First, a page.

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TABLE OF CONTENTS

Introduction
Cartoon Illustrated Books
Acknowledgments

About Kaiman Lee, Ph.D.


List of Metaphors

Achilles' Heel
Add Insult to Injury
Afraid of One's Own Shadow
All Ears
All That Glitters Is Not Gold
Alpha and Omega
Armed to the Teeth
Asleep at the Switch
At Loggerheads
Ax to Grind
Bait and Switch
Bark Up the Wrong Tree
Basket Case
Batten Down the Hatches
Be All and End All
Beat a Dead Horse
Behind the Eight Ball
Below the Belt
Big Fish in a Small Pond
Birds of a Feather Flock Together
Bite the Hand that Feeds You
Bone to Pick
Born With a Silver Spoon
Bright Eyed and Bushy Tailed
Bring to a Head
Bull in a China Shop
Burn the Midnight Oil
Bury the Hatchet
By Hook or by Crook
Can't See Beyond One's Nose
Can't See the Forest for the Trees
Chicken Without its Head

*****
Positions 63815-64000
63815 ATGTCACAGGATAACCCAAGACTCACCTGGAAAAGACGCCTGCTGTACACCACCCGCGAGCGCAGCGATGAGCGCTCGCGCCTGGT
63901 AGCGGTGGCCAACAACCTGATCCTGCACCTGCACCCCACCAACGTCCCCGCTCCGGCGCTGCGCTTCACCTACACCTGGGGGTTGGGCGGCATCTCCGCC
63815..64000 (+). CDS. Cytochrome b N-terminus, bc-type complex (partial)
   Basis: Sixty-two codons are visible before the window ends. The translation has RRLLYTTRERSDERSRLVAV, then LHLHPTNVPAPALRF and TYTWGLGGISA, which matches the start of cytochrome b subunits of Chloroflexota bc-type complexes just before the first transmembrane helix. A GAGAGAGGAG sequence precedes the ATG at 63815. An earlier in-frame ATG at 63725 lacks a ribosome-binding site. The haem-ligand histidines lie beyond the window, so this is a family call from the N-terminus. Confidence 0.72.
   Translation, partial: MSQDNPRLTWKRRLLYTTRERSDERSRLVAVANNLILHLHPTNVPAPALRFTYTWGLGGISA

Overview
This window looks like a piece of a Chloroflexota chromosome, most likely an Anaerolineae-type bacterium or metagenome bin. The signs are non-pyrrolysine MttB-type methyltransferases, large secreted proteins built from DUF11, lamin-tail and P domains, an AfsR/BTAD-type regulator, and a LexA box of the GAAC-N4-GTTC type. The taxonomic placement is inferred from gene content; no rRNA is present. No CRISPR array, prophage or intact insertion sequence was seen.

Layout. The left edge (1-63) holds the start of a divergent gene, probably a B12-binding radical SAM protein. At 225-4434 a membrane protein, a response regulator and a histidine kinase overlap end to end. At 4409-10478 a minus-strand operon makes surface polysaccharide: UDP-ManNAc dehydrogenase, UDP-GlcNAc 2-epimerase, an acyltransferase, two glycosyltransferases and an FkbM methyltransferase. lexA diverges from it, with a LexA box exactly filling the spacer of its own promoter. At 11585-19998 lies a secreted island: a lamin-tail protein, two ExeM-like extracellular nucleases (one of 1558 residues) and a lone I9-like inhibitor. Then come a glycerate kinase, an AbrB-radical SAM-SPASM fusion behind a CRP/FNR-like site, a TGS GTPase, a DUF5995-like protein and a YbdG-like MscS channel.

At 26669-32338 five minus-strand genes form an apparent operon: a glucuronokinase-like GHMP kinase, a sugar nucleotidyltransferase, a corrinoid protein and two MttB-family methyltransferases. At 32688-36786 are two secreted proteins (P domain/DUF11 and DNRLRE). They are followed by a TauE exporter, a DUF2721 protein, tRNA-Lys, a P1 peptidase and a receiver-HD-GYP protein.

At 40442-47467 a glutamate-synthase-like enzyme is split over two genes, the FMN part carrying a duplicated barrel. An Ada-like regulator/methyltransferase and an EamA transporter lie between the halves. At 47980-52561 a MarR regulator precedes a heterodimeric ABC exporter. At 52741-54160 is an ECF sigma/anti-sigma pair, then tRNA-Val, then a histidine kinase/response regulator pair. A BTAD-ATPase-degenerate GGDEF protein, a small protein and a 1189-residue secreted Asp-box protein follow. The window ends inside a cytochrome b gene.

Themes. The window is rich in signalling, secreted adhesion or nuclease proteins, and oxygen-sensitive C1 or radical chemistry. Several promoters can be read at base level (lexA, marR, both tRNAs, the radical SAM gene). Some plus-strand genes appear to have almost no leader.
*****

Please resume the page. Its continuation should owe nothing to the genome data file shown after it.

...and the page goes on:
Chickens Come Home to Roost
Chip Off the Old Block
Come Hell or High Water
Come Out of One's Shell
Cook Someone's Goose
Cool as a Cucumber
Cross the Rubicon
Cut the Mustard
Dead as a Doornail
Dead Duck
Dog Eat Dog
Don't Change Horses in Midstream
Don't Hold Your Breath
Don't Look a Gift Horse in the Mouth
Duck Soup
Ducks in a Row
Ear to the Ground
Early Bird Catches the Worm
Every Cloud Has a Silver Lining
Face the Music
Feather in One's Cap
Final Nail in the Coffin
Finger in Every Pie
Fire on All Cylinders
Fish in Troubled Waters
Fish or Cut Bait
Fish Out of Water
Flash in the Pan
Forgive and Forget
Get in on the Ground Floor
Get One's Foot in the Door
Hand Over Fist
Hook, Line and Sinker
Jump the Gun
Knee Jerk Reaction
Let the Cat Out of the Bag
Live and Let Live
Lock, Stock and Barrel
Make No Bones About It
Memory Like an Elephant
Monkey See, Monkey Do
Mountains Out of Molehills
No Holds Barred
Nose to the Grindstone
Off the Top of One's Head
On an Even Keel
One Rotten Apple Spoils the Barrel
Out of the Frying Pan Into the Fire
Pandora's Box
Pay the Piper
Put One's Best Foot Forward
Rain Cats and Dogs
Rank and File
Rest on One's Laurels
Safety in Numbers
Stool Pigeon
Straw That Broke the Camel's Back
Talk Turkey
Tempest in a Teapot
Throw In the Towel